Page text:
por·ce·lain (pôrsə-lĭn, pôrslĭn)
1. A hard, white, translucent ceramic made by firing a pure clay and then glazing it with variously colored fusible materials; china.
2. An object made of this substance.
[French porcelaine, cowry shell, porcelain, from Old French, from Old Italian porcellana, from feminine of porcellano, of a young sow (from the shell's resemblance to a pig's back), from porcella, young sow, diminutive of porca, sow, from Latin, feminine of porcus, pig; see porko- in the Appendix of Indo-European roots.]
por′ce·lane·ous (-lānē-əs) adj.
The American Heritage® Dictionary of the English Language, Fifth Edition copyright ©2018 by Houghton Mifflin Harcourt Publishing Company. All rights reserved.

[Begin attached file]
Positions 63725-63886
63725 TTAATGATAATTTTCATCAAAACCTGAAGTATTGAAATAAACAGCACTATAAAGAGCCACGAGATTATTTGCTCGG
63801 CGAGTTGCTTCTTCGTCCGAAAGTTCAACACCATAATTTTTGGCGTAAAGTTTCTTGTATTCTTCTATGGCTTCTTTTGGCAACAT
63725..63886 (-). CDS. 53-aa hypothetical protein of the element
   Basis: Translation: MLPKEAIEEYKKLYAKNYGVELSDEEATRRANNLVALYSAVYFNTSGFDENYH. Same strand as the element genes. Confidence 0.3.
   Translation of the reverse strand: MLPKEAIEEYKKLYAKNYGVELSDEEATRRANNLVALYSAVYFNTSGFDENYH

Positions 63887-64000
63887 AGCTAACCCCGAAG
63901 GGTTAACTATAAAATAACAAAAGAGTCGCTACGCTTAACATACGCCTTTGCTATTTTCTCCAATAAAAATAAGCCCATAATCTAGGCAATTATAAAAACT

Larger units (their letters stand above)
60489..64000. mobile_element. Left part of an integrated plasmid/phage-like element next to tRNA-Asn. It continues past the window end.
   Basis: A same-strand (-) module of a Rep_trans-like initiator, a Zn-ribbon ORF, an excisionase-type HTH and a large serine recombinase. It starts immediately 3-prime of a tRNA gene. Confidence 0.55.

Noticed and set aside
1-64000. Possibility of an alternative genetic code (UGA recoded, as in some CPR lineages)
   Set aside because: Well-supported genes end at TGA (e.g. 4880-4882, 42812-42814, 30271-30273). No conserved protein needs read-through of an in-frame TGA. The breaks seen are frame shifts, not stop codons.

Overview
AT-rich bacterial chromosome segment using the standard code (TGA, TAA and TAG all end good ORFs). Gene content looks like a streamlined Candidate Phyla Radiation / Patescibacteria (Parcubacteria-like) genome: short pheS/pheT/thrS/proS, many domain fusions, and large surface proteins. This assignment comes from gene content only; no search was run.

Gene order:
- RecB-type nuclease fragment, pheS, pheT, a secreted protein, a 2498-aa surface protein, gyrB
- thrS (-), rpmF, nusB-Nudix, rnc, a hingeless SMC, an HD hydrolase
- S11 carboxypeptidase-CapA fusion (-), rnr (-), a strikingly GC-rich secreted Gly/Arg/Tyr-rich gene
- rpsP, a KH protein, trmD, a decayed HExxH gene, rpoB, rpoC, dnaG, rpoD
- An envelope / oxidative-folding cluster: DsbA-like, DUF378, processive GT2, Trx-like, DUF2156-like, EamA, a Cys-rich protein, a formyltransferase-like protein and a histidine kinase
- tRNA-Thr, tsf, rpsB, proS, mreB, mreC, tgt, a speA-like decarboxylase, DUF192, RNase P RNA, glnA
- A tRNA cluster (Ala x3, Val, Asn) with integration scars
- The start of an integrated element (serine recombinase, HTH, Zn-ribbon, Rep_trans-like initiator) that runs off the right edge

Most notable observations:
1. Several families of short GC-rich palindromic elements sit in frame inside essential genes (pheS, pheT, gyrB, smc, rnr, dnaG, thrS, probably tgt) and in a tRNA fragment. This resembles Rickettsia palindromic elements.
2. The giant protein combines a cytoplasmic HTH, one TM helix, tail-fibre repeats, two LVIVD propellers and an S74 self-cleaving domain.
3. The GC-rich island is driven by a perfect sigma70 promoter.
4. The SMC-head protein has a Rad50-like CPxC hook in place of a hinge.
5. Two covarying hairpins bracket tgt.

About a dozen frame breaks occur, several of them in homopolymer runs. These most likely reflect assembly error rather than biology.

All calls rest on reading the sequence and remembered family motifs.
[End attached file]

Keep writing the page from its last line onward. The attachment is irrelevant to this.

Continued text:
Indo-European & Semitic Roots Appendices
Thousands of entries in the dictionary include etymologies that trace their origins back to reconstructed proto-languages. You can obtain more information about these forms in our online appendices:
The Indo-European appendix covers nearly half of the Indo-European roots that have left their mark on English words. A more complete treatment of Indo-European roots and the English words derived from them is available in our Dictionary of Indo-European Roots.